large arrays in python (scientific)

ameoba ahmebah at hotmail.com
Wed Jan 9 12:46:44 CET 2002


"Jason Orendorff" <jason at jorendorff.com> wrote in 
news:mailman.1010453290.26070.python-list at python.org:

> If you're using Python 2.2, and you simply *must* have all the
> data points, but you just don't have near enough RAM, and you
> have plenty of time to sit around and wait, then try this:
> 
> from __future__ import generators
> from Scientific.Functions.LeastSquares import leastSquaresFit
> This reads the data from the file once per iteration
> (leastSquaresFit is an iterative algorithm), which is slow;
> but it does not store the whole data set in memory, which
> might be helpful.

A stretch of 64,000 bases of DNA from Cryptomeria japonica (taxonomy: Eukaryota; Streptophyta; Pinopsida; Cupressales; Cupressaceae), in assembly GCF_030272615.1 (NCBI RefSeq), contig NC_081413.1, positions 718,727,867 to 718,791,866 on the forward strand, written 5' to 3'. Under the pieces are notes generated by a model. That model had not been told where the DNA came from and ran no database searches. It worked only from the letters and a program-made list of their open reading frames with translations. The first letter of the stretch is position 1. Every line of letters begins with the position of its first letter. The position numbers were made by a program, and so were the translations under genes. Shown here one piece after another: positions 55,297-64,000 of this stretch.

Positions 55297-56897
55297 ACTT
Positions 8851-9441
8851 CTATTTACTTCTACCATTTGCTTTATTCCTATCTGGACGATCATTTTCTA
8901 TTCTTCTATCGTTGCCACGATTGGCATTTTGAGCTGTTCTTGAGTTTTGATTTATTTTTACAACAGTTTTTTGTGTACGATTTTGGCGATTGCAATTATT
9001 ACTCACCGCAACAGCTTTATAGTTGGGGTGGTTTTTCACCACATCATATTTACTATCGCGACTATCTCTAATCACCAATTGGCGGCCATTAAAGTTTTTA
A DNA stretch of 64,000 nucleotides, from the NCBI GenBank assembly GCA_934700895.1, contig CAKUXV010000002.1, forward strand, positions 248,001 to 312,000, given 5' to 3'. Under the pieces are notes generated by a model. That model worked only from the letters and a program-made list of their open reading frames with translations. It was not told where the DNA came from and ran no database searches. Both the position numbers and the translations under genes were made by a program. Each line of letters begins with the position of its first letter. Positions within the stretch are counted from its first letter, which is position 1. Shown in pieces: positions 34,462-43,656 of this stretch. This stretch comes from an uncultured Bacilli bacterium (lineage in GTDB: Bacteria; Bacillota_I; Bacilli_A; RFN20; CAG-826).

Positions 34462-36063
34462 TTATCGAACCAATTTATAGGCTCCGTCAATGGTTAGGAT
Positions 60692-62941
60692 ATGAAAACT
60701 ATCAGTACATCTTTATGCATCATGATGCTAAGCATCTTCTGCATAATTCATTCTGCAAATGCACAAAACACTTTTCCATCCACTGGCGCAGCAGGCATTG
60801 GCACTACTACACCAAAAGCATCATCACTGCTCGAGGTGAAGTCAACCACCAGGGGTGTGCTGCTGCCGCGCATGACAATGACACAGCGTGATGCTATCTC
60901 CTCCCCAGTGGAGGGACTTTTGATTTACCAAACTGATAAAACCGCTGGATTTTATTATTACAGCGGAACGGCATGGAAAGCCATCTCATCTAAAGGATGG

Assuming that your data points are evenly distributed in a grid, you could 
probably trim that down so that you didn't have to explicitly store the 
(x,y,z).  If this is the case, even working with a list of lists of lists 
(defining matrixes was one of the first struggles I had with python, before 
I found the module that did it for me) of data would probably be more 
efficient than actually storing each point.  

Of course, calculating offsets into a single array (err... list.. this is 
python) would be quite efficient and any reasonable computro should have no 
problem with 2M element list, but I think calculating multi-dimensional 
array offsets into a 1D array kinda breaks the paradigm of python 
programming.



BTW- I keep reading interesting examples of generators... they seem 
interesting, and occassionally even useful.  Where can I find some good 
info on 'em?



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